By: John David Dyche
Jack wept. Kentucky's sensitive Attorney General Jack Conway cried upon having to make a hard political decision before running for governor. Great Edmund Muskie's ghost!
Conway took the Obama administration's advice, put political correctness ahead of the rule of law, and declined to appeal U. S. District Judge John Heyburn's recent ruling that Kentucky must recognize other states' gay marriages.
Whether Conway's were real or Clintonesque crocodile tears only he knows. Some observers swooned. To others Conway's touchy-feely performance reinforced his reputation as a calculating phony.
A few weeks before his sobbing statement Conway filed a brief in Heyburn's court declaring that his oath of office obligated him to defend Kentucky's constitutional amendment defining marriage as between one man and one woman. Rarely has such a solemn duty disappeared so quickly!
Conway may not be constitutionally obligated to appeal Heyburn's ruling as conservative critics contend. His decision establishes a bad precedent regardless.
Lawyers are routinely required to vigorously advance arguments on behalf of their clients that may conflict with their personal views. Likewise, attorneys general should defend all state laws instead of making personal and political judgments about which ones are worthy and which ones are not.
After Conway's abdication Governor Steve Beshear said the state would hire outside counsel to do Conway's job and appeal Heyburn's ruling. Skeptics say Beshear is also motivated by politics, but he reached the right result regardless of his reasons.
Beshear's son, Andy, wants to succeed Conway as attorney general. Since many state Democrats still support traditional marriage, his father may be trying to protect him from the political fallout that would have followed if the Beshear administration had failed to defend the marriage amendment.
Caught in political cross-currents swirling within their Democratic Party, at least Conway and the elder Beshear took positions. The younger Beshear and Democratic U. S. Senate candidate Alison Lundergan Grimes came off as craven weasels rather than profiles in courage.
Instead of telling citizens what he would have done as attorney general, Andy Beshear dodged the question. He claimed it would be inappropriate for him to comment because he might have to render an opinion on the issue if he becomes attorney general. If this is his standard he will not say anything about anything between now and next year's election.
Grimes again proved herself a pusillanimous political coward. Instead of taking a stand she issued a characteristically incoherent statement seeming to say that she feels very strongly both ways. Courageous female politicians everywhere surely winced at her waffling weakness.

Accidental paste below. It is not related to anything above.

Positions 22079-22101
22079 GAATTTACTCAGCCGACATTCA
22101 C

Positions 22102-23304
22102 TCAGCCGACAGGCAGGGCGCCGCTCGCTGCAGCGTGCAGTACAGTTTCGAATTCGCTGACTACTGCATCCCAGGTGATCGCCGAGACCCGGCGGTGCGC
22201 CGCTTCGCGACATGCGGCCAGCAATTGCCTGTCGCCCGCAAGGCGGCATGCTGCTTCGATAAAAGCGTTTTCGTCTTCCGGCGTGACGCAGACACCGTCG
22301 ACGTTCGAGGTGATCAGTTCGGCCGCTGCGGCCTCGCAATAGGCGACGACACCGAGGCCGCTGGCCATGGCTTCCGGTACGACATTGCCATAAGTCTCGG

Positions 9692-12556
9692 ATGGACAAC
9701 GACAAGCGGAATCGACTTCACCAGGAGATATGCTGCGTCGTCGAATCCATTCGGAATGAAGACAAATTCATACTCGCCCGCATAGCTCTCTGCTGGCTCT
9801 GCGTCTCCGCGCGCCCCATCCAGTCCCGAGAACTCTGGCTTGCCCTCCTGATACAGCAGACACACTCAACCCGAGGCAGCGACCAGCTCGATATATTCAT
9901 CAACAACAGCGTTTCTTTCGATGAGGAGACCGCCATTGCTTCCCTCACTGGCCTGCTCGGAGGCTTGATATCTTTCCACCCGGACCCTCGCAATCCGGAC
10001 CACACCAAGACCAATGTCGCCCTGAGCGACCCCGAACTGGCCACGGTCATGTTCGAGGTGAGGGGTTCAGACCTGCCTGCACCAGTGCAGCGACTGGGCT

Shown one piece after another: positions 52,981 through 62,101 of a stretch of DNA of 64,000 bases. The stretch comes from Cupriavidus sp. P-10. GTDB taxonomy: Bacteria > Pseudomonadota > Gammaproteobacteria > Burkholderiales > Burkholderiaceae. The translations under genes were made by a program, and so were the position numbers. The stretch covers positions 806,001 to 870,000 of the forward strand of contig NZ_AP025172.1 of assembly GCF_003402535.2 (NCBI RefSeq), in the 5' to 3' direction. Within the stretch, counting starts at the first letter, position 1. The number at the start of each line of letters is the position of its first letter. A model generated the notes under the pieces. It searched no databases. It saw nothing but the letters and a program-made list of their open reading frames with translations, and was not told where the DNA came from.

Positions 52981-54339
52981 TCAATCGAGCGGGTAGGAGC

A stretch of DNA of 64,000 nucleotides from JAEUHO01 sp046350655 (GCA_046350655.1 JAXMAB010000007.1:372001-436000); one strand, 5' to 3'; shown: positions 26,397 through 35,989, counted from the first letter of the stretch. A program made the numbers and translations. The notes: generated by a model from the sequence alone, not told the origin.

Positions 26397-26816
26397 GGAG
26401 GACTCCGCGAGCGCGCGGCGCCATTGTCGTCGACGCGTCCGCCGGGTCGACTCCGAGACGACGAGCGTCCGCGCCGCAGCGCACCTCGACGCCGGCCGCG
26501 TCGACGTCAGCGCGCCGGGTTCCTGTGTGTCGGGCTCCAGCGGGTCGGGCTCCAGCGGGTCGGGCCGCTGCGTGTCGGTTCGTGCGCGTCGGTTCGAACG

Meanwhile, Republican U. S. Senate candidate Matt Bevin launched an ad blasting his primary opponent, incumbent Mitch McConnell, for having helped put Heyburn on the federal bench. McConnell was Heyburn's patron for the post, at least in part because Heyburn made a race for Jefferson County judge executive that served McConnell's 1990 reelection purposes.
Conservatives realize that Heyburn did not have to rule as he did. Yes, the judge followed U.S. Supreme Court Justice Anthony Kennedy's tortured "reasoning" in U.S. v. Windsor, but even Kennedy's fatuous rationale stopped short of forcing gay marriage on unwilling states.
Chief Justice John Roberts' dissent emphasized how and why Windsor did not compel such a conclusion. Moreover, Kennedy's "logic" really does lead to legalized plural marriage and the parade of other horribles that gay marriage foes fear.
Is it fair for Bevin to tag McConnell with responsibility for Heyburn's "liberal" ruling? Maybe, but Bevin must also indict conservative icon Ronald Reagan for elevating Kennedy to the highest court.
None of this is to say that Kentucky should not recognize gay marriage. There is a compelling, even conservative, case for it. Yet the ends do not justify the means.
The dangers to our constitutional democratic republic from imposing such controversial innovations by judicial diktat far outweigh any positives. Kentucky supporters of gay marriage should have worked to enact it via the political process.
That is what marriage equality backers in other states did. It presumably would not take long if public opinion is shifting as fast as polling and gay marriage proponents say it is.
Removing gay marriage from the regular political process will actually increase resistance to it and delay its ultimate acceptance. It invites a sequel to the ongoing social war over Roe v. Wade and abortion.
Liberals now lauding the Kennedy, Heyburn, and Conway decisions may someday find the legal shoe on the other foot. History shows that conservative judges are equally capable of issuing similarly activist decisions fashioning new economic, property, or other "rights" from constitutional whole cloth.
But weep no more, Jack Conway, please. There's no crying in baseball or politics.
John David Dyche is a Louisville attorney and a political commentator for WDRB.com. His e-mail is firstname.lastname@example.org. Follow him on Twitter @jddyche.